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Hall: Wild's offseason equally as important as last

Key decisions loom for the Wild after their big offseason failed to translate into postseason success.

ST. PAUL, Minn. — When the Minnesota Wild won the NHL's offseason by signing the two top prized free agents in Zach Parise and Ryan Suter, they had designs on winning in the postseason as well.


Minnesota likely ends the season feeling unfulfilled following Thursday night's 5-1 loss to the Chicago Blackhawks and 4-1 loss in the first-round series.


In giving Parise and Suter matching 13-year, $98 million contracts, the Wild had their sights set on division titles, playoff appearance and Stanley Cup chases. In the first season with Parise and Suter, Minnesota ended its four-year drought of playoff appearances, but fell short of its own expectations.


The Wild had their chances. The lockout-shortened season started slowly before Minnesota adjusted. But an inconsistent finish left the Wild as the eighth-seed in the Western Conference, needing to win on the season's final day to make the playoffs, which brought a series against the league's top regular-season team in Chicago and an early playoff exit.


Where the Wild go from here becomes interesting.


With those monumental signings of Parise and Suter and a talented group of prospects, Minnesota tried to change the direction of the franchise. This summer might be just as important as landing Parise and Suter.


In losing to the Blackhawks, the Wild saw their shortcomings against perhaps the most talented and deepest team in the league. Minnesota was one of the strongest defensive teams in the league this season, led by Suter, rookie Jonas Brodin and goaltender Niklas Backstrom. But Backstrom's injury and a lack of scoring hurt the Wild in the playoffs.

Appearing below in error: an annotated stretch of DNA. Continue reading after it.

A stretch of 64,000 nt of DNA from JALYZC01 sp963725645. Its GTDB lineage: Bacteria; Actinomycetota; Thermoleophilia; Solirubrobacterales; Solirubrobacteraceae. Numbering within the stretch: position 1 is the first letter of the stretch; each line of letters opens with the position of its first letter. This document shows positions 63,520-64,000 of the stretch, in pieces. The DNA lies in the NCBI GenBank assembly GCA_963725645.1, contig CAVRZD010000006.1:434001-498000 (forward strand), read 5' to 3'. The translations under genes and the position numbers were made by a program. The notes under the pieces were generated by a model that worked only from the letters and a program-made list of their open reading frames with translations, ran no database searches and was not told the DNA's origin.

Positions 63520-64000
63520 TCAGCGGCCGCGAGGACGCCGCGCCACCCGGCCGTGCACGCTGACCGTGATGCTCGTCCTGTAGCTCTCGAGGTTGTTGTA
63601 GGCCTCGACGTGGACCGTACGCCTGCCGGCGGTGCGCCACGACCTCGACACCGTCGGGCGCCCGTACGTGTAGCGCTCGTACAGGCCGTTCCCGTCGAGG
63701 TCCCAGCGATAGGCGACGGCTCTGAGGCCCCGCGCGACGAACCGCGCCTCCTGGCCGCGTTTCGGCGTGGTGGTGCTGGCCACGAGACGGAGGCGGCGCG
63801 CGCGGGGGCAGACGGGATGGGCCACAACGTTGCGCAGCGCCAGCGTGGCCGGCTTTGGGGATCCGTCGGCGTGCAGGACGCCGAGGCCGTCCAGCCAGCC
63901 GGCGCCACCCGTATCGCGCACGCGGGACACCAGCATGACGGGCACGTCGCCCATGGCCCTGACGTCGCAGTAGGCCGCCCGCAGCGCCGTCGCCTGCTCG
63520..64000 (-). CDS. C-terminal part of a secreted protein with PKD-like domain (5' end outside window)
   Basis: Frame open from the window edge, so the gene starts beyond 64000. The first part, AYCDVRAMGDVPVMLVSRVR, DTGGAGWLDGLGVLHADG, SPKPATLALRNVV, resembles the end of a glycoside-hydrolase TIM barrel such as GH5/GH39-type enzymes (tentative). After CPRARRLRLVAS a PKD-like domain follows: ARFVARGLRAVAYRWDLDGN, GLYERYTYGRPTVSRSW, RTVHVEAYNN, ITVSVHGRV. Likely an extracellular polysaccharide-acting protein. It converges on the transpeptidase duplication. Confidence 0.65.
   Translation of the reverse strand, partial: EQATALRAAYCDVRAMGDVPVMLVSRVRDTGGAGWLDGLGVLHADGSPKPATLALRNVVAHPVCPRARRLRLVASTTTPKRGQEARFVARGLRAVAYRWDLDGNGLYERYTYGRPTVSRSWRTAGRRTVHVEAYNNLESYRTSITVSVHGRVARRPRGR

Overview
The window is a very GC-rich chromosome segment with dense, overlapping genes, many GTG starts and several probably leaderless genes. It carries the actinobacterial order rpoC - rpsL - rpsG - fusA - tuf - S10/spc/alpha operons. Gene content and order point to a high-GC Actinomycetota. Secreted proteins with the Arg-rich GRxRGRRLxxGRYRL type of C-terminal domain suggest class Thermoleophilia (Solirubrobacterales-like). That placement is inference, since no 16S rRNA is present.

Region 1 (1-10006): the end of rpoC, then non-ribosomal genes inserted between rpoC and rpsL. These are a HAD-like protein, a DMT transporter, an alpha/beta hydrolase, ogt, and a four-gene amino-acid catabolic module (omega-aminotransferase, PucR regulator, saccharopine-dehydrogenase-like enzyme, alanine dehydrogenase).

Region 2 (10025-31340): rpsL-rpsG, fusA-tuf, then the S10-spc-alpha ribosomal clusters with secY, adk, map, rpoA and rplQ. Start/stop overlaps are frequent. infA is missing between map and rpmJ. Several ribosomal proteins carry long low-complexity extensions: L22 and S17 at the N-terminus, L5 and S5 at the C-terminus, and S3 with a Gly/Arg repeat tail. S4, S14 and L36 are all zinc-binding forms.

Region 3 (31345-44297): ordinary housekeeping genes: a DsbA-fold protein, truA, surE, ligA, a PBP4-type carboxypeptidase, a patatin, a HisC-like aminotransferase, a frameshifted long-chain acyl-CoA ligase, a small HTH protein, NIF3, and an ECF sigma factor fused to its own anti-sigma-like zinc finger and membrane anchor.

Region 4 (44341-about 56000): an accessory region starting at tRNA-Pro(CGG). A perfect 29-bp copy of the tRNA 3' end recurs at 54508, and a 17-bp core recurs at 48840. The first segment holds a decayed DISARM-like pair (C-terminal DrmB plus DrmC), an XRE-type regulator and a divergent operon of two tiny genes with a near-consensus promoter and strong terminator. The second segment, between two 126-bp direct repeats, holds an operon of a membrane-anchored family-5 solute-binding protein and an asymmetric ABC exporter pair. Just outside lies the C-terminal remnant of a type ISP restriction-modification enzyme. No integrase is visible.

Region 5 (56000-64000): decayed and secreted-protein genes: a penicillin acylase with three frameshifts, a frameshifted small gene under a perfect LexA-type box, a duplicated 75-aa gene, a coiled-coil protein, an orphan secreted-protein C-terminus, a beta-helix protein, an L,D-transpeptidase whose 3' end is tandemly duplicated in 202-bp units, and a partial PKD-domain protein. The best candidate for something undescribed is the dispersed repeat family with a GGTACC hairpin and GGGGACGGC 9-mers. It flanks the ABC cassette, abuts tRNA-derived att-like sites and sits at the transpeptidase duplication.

More changes are in store for Minnesota.


Backstrom, 35, is an unrestricted free agent. Backup Josh Harding is signed for two more seasons, but he missed much of the year with complications from multiple sclerosis. After trading Matt Hackett to Buffalo to acquire Jason Pominville, Darcy Kuemper is considered the goaltender of the future, but are the Wild ready to start that future? Backstrom showed his worth by starting 26 of the team's final 27 games.


On defense, Minnesota got inconsistent play behind Suter and Brodin, the top pairing that played almost half the game at times. Jared Spurgeon, Marco Scandella and Justin Falk are restricted free agents. The only unrestricted free agent is Brett Clark, who played sparingly once he was signed midway through the season.


The Wild could be looking for more depth on defense, including another reliable veteran and someone willing to play a physical game in front of the goaltender.


Up front, Minnesota still struggled to score. The Wild were tied for 22nd in the league during the regular season, averaging 2.46 goals per game. They were the lowest-scoring team in the playoffs at 1.40 goals per game.


Adding Parise, Pominville, rookies Jason Zucker and Charlie Coyle have helped and all are signed through at least next season. Yet scoring, at times, seemed to take an immense effort from the Wild. Minnesota could use one true goal-scoring sniper added to the mix.


Center Matt Cullen, 35, is an unrestricted free agent. Cullen finished fifth on the team in scoring and his line with Zucker and Devin Setoguchi was the team's best scoring line at times. Pierre-Marc Bouchard, 29, who played the full season, is also an unrestricted free agent, along with Stephane Veilleux. Cal Clutterbuck and Carson McMillan are restricted free agents.


The Wild will likely need more next season from center Mikael Granlund, who was once the pride of their talented prospect pool, but struggled with two goals and six assists in 27 games for Minnesota this season. Dany Heatley, who had 11 goals and 10 assists in 36 games, is owed $7.5 million in the final year of his contract next season.


A disappointing end to the season likely will mean more changes for the Wild, with general manager Chuck Fletcher never being apprehensive about moves in his time with the team. What those changes will entail will be interesting to watch.



Follow Brian Hall on Twitter.